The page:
Monday, November 19, 2007

V.S. Naipaul- A Bend in the River

I was neutral about this book. I didn't really like some elements of it- such as Salim's judgement of his neighbour for having a home to go back to (hypocricy, as he called it) when he himself ends the novel by doing the same thing. I felt that his credibility was ruined by this; whether this was an intentional internal lack of awareness instated by the author or just a flaw in the reasoning is unclear. Either way, I felt that it was not explored as an intentional element and was summarily unsatisfactory. I didn't really like Salim's character on other leves; I felt that he was presented in contradictory terms without any kind of unifying explanation; sometimes he is caring and generous, wise and aware of everything going on around him. At other times he is grumpy and stingy, resentful and fairly clueless. No attempt seems to be made to make him realistic and whole, and I felt that since the entire book rests upon his character, this lack of attention was very damaging to the book as a whole.
I did like the presentaiton of hybridity, nationalism, colonialism, post-colonialism and general cultural identity presented, however. I thought the ideas were excellent and the symbolism (particularly that of the title and concept of a bend in the river) was well constructed.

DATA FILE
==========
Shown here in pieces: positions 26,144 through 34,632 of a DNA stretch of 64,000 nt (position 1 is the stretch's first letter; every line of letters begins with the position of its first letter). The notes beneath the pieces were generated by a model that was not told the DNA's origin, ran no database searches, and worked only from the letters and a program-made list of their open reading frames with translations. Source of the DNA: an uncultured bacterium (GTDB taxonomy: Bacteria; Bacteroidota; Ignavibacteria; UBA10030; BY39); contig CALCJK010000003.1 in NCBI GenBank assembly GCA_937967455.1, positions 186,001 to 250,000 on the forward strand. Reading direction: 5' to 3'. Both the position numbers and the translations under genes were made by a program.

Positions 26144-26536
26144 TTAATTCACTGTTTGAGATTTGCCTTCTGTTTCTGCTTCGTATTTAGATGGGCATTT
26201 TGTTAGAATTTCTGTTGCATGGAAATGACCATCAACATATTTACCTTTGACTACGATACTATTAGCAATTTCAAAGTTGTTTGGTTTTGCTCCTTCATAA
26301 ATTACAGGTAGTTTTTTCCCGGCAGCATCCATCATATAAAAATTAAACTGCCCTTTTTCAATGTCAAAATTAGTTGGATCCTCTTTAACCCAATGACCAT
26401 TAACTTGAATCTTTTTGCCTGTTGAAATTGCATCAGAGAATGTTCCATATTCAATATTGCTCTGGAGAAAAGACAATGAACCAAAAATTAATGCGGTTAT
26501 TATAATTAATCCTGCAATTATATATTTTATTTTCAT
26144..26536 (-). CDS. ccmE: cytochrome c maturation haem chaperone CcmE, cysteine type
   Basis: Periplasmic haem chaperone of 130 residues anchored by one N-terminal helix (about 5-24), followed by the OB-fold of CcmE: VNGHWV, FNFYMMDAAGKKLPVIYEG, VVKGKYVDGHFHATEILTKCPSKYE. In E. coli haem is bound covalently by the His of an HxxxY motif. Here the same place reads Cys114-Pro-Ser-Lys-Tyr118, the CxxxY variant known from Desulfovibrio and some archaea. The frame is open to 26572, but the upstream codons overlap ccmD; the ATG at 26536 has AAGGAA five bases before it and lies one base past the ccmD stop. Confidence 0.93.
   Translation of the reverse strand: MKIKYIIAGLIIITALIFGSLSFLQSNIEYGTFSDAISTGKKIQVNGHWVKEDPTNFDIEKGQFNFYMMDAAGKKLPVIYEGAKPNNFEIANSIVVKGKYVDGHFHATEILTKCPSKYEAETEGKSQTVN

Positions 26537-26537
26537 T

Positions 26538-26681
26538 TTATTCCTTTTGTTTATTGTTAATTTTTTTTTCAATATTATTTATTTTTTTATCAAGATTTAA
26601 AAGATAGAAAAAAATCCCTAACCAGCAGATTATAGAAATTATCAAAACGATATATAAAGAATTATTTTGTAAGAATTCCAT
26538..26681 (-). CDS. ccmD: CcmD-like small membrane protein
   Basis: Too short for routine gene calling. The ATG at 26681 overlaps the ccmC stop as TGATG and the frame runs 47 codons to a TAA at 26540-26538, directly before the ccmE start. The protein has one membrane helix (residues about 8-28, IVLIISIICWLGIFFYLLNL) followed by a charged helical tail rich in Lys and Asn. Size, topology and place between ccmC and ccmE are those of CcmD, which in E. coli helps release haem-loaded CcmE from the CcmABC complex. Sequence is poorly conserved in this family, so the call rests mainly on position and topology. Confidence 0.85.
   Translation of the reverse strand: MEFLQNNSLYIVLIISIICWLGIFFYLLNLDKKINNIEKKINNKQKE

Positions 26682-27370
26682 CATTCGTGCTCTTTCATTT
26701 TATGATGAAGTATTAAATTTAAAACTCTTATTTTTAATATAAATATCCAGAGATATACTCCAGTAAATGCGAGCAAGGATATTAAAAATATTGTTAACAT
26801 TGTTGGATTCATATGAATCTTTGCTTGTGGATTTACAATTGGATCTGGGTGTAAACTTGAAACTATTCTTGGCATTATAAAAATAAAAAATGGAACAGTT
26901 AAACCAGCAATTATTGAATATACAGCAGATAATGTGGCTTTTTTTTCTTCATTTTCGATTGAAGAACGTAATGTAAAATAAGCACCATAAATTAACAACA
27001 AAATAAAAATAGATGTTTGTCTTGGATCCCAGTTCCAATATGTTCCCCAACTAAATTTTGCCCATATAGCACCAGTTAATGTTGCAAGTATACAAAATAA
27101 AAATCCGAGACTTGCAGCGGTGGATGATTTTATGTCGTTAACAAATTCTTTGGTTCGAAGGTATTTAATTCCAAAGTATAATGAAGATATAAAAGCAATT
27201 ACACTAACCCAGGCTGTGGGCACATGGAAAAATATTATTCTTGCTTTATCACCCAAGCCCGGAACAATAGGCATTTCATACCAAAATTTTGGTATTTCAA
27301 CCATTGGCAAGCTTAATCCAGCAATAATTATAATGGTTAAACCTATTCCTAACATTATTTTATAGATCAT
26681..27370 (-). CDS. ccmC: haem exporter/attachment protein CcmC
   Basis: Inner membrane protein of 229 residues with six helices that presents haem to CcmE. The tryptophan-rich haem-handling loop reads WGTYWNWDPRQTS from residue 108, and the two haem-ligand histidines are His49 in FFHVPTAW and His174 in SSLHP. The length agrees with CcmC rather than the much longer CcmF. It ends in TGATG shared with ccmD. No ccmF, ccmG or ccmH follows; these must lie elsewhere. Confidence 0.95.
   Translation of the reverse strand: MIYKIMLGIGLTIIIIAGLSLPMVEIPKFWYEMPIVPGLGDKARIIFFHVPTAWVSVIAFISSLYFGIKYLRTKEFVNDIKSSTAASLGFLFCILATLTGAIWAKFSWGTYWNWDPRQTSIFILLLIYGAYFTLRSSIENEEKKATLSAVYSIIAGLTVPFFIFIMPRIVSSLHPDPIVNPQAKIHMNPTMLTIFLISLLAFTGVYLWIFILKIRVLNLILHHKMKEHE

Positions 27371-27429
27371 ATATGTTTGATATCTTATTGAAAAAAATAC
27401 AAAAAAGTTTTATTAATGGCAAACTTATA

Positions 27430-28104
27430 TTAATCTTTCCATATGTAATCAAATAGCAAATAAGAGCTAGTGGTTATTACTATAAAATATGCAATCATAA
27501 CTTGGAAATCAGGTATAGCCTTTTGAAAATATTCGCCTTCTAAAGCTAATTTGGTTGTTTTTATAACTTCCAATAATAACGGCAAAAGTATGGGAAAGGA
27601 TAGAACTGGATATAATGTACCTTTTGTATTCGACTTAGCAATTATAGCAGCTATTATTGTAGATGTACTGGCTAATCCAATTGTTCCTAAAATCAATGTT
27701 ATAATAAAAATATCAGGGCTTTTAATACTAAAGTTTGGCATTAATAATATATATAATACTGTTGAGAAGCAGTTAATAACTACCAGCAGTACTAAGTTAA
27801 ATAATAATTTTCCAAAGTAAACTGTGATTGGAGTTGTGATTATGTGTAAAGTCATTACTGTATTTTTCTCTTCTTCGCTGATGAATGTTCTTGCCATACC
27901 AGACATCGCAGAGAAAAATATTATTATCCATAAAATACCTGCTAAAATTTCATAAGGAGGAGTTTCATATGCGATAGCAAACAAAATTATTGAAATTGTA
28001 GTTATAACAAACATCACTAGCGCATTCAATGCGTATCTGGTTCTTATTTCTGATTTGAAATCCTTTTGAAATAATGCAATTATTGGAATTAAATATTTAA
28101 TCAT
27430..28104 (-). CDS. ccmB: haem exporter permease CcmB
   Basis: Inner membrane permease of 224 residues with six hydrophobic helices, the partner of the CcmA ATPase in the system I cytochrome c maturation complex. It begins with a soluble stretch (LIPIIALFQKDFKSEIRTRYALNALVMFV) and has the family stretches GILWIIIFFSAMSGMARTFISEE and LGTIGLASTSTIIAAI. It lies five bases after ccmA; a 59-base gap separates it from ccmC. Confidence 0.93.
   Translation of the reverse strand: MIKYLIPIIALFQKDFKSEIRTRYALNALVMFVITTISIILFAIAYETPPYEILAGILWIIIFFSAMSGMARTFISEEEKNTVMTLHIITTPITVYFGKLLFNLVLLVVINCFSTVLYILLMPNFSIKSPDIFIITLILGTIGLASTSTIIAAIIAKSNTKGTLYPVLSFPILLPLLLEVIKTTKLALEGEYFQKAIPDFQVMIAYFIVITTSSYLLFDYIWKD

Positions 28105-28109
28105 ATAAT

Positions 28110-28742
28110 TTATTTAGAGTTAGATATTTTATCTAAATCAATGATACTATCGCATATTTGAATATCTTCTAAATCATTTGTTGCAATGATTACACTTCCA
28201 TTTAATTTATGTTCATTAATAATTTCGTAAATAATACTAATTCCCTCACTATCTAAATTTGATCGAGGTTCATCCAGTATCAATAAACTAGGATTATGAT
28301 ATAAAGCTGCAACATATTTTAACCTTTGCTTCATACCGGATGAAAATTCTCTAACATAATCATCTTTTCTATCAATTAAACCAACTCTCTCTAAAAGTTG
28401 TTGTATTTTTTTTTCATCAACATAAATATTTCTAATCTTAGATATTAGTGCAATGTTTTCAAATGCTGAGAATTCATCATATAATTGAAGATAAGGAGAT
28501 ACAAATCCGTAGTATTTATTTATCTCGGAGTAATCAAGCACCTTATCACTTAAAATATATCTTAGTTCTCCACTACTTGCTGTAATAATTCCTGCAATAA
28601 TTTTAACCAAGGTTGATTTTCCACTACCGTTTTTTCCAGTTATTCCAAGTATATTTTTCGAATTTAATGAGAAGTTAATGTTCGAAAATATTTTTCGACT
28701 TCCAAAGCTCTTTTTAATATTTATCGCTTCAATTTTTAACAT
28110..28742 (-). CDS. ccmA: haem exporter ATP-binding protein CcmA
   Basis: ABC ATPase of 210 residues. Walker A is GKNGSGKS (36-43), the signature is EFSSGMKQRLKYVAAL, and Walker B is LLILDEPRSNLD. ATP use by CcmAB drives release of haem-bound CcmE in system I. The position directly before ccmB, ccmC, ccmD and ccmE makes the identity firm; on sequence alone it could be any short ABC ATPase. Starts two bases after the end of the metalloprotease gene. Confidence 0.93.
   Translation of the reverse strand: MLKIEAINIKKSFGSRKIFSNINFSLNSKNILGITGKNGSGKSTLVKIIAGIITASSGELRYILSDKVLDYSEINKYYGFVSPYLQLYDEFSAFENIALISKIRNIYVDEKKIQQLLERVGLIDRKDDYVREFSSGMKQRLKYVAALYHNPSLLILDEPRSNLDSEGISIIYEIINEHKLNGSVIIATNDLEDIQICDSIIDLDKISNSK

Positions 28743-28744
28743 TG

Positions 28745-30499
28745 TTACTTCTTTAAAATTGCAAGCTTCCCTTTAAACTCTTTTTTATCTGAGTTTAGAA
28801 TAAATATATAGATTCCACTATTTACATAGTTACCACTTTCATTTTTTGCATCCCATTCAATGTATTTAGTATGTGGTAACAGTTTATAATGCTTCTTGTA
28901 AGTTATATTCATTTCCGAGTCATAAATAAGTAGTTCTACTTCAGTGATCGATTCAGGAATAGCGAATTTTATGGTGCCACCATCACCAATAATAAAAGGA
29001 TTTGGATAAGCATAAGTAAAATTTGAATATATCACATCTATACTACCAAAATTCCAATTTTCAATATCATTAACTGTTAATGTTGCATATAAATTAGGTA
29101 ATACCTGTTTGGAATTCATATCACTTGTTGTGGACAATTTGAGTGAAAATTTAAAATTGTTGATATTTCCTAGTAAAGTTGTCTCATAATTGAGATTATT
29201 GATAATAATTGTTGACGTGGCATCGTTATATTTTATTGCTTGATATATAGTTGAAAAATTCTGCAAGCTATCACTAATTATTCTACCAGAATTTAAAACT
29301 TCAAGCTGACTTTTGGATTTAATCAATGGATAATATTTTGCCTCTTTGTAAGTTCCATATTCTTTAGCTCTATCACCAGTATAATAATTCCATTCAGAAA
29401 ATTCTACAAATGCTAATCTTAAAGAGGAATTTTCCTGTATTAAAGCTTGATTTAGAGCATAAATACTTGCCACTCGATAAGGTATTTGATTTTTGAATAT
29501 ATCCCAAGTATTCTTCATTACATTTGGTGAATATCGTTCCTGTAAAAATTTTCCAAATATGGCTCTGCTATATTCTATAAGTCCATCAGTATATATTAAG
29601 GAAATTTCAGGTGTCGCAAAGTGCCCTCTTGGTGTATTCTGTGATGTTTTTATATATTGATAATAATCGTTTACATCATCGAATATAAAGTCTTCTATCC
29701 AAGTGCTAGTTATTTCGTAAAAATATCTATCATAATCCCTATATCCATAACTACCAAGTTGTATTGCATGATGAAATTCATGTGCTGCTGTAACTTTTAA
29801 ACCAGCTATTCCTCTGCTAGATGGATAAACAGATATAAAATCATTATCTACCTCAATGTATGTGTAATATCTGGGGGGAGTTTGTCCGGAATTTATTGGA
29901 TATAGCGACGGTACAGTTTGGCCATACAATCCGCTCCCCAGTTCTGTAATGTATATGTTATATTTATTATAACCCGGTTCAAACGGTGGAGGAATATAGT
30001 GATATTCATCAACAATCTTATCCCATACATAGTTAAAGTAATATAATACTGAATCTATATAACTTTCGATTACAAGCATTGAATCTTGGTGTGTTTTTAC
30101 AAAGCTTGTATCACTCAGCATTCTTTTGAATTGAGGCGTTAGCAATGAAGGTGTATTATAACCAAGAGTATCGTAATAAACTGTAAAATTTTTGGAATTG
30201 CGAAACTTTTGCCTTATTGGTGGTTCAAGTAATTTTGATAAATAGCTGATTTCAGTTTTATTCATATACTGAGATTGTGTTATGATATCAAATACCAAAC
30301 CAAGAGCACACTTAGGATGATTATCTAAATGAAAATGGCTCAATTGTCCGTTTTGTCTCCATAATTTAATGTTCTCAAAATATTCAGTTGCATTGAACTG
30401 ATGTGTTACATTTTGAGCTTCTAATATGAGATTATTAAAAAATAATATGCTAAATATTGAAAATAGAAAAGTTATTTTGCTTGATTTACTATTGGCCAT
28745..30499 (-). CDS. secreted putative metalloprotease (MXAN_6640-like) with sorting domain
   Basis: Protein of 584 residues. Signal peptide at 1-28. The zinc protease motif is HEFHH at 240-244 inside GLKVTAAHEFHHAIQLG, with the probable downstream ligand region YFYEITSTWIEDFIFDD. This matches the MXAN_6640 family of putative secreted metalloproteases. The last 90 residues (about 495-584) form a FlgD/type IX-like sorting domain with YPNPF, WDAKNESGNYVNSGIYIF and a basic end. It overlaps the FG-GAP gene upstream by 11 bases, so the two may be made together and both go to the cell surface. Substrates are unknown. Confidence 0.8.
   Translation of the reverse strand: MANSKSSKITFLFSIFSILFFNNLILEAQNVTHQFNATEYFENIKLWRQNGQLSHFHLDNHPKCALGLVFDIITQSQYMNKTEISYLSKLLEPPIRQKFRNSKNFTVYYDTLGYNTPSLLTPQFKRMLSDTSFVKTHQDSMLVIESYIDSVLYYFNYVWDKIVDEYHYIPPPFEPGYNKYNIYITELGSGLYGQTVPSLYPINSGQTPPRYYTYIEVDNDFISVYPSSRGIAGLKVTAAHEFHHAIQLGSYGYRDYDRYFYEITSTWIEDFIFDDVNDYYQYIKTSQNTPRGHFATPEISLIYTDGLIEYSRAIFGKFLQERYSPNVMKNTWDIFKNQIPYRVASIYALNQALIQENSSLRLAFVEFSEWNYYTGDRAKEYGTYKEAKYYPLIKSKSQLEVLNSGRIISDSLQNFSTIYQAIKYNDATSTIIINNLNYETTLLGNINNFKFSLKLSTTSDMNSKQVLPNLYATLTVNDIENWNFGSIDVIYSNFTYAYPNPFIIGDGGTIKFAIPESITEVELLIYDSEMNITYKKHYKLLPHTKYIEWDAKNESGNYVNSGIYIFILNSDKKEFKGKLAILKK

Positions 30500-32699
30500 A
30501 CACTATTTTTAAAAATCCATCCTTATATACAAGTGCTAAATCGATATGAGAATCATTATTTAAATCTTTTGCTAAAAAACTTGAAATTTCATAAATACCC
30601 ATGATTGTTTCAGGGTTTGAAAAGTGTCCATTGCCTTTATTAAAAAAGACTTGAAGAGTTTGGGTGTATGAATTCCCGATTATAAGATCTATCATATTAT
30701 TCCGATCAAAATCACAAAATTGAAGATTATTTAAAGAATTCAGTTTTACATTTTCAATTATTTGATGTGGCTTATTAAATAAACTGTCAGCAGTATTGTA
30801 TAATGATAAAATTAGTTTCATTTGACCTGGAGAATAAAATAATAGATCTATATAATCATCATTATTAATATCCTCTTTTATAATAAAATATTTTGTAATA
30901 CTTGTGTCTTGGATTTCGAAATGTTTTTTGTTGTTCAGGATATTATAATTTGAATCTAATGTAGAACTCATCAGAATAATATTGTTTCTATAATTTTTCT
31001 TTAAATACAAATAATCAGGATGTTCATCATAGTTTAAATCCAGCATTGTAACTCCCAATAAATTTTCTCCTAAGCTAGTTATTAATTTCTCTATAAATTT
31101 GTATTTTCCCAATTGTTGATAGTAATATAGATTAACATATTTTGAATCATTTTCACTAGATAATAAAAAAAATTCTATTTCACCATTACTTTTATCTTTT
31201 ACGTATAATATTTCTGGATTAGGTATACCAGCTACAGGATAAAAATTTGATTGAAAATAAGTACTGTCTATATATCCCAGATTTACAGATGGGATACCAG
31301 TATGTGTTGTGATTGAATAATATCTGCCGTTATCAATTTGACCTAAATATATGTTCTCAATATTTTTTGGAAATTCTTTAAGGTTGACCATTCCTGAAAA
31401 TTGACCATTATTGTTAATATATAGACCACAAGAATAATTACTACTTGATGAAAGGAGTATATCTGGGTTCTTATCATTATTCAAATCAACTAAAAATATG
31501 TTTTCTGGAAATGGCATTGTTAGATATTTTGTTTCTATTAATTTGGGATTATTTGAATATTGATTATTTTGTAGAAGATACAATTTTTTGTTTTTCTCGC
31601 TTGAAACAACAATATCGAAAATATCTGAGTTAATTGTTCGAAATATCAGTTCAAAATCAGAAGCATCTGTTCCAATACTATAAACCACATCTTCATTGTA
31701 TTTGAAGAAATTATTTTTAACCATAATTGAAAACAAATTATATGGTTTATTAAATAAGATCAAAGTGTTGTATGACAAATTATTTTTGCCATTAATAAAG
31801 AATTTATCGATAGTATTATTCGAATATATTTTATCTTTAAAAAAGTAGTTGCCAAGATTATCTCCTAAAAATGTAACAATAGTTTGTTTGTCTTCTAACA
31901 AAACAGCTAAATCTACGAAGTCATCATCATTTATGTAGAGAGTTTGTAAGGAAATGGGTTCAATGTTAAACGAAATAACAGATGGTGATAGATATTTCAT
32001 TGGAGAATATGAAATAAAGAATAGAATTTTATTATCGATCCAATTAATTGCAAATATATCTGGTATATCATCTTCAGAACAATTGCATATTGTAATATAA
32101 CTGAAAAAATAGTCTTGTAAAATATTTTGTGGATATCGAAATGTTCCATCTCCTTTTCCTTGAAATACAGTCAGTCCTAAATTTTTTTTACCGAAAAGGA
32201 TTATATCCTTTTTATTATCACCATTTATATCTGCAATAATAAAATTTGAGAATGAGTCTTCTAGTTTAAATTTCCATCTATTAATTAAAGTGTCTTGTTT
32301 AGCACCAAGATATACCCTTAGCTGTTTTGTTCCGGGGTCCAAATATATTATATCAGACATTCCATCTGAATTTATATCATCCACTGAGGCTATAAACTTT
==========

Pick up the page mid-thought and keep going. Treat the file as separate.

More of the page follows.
I would say that it was very informative culturally and politically but not particularly compelling reading. I found it difficult to become engaged with the text until a decent way in and even then I was not driven, simply interested. The ending feels anticlimactic but somehow fitting, given the uncertainty of the rest of the book.
All in all, I liked it but I was too distracted by the inconsistencies- and the lack of explanation surrounding the affair with Yvette, which is presumably a metaphor for the two nations they represent- to be too distracting to fully enjoy the book. Although it was by no means unpleasant, I would probably not read this novel again.

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